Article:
Diabetes in Pregnancy among First Nations Women in Alberta: A Multiphase Mixed Methods Approach

  • Author / Creator
    Oster, Richard, T.
  • Background Diabetes in pregnancy is thought to be an important driver of the current epidemic of type 2 diabetes in First Nations populations. Purpose The purpose of this doctoral research was 1) to generate an epidemiological profile of First Nations diabetes in pregnancy in Alberta; and 2) to qualitatively explore among First Nations women both the experience of having diabetes in pregnancy and the factors that contribute to achieving a healthy pregnancy. Methods De-identified provincial administrative data of delivery records was obtained for the years 2000-2009. Pregestational, past obstetrical, and delivery outcomes and problems were described and compared by ethnicity and diabetes status. Rates of gestational diabetes mellitus (GDM) and pregestational diabetes were compared by ethnicity, as were longitudinal changes over time. Diabetes in pregnancy predictors were explored via logistic regression. A focused ethnography was conducted with 12 First Nations women with previous diabetes in pregnancy who sought care in Edmonton. Unstructured interviews were carried out and were recorded, transcribed, and subject to qualitative content analysis. Results Quantitative: First Nations women were more likely to have antenatal risk factors and adverse infant outcomes, which were compounded by diabetes. Although GDM rates were higher among First Nations women, prevalence grew more rapidly over time in non-First Nations women. The longitudinal rates of pregestational diabetes were generally steady, yet First Nations women endure a greater than two-fold higher prevalence. Being of First Nations descent was an independent predictor of diabetes in pregnancy. Qualitative: The experience of diabetes in pregnancy is one wrought with difficulties but balanced to some degree by positive lifestyle changes. A struggle for control permeated the pregnancy experience, but having a strong support system (family, healthcare, cultural/community and internal) and the necessary resources (primarily awareness/education) allowed women to take some control of their health. Conclusions As high-risk pregnancies and poor outcomes are more common among First Nations women regardless of diabetes status, efforts must be made to improve pregnancy care. Specifically, these efforts should strive to enhance the support systems of these women, increase their sense of autonomy, and raise awareness of diabetes in pregnancy and its accompanying challenges.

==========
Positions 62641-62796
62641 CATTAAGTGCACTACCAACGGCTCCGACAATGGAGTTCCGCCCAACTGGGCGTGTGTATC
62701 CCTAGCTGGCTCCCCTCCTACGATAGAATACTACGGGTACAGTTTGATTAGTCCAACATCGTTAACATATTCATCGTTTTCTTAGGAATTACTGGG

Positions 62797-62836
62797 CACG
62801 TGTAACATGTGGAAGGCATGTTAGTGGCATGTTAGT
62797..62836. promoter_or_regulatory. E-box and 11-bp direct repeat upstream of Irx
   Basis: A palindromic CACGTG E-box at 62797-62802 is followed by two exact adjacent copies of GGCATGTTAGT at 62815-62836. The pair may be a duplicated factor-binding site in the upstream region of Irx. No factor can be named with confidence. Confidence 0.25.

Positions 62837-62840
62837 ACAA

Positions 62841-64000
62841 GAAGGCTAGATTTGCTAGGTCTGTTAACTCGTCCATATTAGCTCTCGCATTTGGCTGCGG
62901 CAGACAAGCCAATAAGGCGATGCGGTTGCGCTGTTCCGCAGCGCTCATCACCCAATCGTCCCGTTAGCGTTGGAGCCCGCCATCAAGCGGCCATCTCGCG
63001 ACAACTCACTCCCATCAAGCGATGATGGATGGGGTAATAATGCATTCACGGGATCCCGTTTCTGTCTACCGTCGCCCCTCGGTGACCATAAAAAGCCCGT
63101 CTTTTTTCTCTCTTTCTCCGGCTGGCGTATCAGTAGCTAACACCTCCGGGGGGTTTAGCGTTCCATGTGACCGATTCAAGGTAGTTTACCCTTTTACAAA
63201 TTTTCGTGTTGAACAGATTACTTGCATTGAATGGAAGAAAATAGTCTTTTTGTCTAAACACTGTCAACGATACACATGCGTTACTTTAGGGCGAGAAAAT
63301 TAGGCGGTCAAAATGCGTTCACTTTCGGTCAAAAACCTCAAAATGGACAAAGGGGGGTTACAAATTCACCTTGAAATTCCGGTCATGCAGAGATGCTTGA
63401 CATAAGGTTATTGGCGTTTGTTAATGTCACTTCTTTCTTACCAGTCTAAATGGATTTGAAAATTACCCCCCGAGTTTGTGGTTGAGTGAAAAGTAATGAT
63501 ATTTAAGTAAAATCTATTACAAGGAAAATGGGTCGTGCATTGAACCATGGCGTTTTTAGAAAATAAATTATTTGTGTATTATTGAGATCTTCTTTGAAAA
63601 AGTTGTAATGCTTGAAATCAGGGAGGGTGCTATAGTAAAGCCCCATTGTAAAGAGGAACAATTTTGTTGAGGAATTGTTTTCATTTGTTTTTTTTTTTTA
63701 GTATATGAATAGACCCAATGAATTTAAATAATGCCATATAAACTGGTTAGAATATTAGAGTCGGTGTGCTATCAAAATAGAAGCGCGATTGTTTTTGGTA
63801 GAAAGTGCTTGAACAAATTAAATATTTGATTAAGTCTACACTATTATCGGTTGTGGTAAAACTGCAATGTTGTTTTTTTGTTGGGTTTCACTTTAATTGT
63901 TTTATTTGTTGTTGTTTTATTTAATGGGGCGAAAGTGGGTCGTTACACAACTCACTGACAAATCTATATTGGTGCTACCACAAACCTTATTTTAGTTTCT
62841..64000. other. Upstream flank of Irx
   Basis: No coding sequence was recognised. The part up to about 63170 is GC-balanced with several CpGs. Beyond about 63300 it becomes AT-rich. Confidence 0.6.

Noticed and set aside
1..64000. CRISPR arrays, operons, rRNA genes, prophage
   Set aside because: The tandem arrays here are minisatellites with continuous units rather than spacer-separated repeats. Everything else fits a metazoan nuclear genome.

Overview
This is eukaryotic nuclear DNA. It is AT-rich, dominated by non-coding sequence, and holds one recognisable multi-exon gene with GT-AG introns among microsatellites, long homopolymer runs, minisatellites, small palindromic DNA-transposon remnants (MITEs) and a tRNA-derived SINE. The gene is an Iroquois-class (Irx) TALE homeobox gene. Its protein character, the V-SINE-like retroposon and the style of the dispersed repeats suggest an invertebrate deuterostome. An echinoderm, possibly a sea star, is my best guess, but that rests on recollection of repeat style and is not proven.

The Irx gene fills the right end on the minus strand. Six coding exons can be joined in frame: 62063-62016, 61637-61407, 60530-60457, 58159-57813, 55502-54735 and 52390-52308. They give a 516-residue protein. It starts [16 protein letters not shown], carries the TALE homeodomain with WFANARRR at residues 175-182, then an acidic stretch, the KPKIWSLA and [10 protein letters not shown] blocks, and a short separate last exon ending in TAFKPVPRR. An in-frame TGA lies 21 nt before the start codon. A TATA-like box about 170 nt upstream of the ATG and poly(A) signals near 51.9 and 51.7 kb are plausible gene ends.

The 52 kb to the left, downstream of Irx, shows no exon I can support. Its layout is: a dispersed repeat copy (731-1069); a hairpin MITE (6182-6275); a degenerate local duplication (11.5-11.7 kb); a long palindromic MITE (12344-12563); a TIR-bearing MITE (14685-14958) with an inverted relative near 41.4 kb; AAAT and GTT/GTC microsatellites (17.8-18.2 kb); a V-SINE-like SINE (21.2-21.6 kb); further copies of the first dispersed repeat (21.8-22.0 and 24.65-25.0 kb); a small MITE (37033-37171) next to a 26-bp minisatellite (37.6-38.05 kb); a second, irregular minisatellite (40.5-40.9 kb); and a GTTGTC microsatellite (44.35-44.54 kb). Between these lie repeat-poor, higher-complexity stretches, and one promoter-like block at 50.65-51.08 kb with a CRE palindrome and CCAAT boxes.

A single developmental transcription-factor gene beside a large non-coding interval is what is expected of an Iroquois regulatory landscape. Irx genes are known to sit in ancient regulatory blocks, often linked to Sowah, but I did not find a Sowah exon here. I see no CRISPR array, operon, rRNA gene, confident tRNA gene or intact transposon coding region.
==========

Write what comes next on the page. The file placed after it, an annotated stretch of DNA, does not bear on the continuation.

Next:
• Subjects / Keywords
  • Graduation date
  • Type of Item
  • Degree
    Doctor of Philosophy
  • DOI
  • License
    This thesis is made available by the University of Alberta Libraries with permission of the copyright owner solely for non-commercial purposes. This thesis, or any portion thereof, may not otherwise be copied or reproduced without the written consent of the copyright owner, except to the extent permitted by Canadian copyright law.
  • Language
  • Institution
    University of Alberta
  • Degree level
  • Department
  • Specialization
    • Experimental Medicine
  • Supervisor / co-supervisor and their department(s)
  • Examining committee members and their departments
    • Mayan, Maria (Faculty of Extension)
    • King, Malcolm (Medicine)
    • Morrish, Donald (Medicine)
    • Sia, Winnie (Medicine)
    • Smylie, Janet (Dalla Lana School of Public Health, University of Toronto)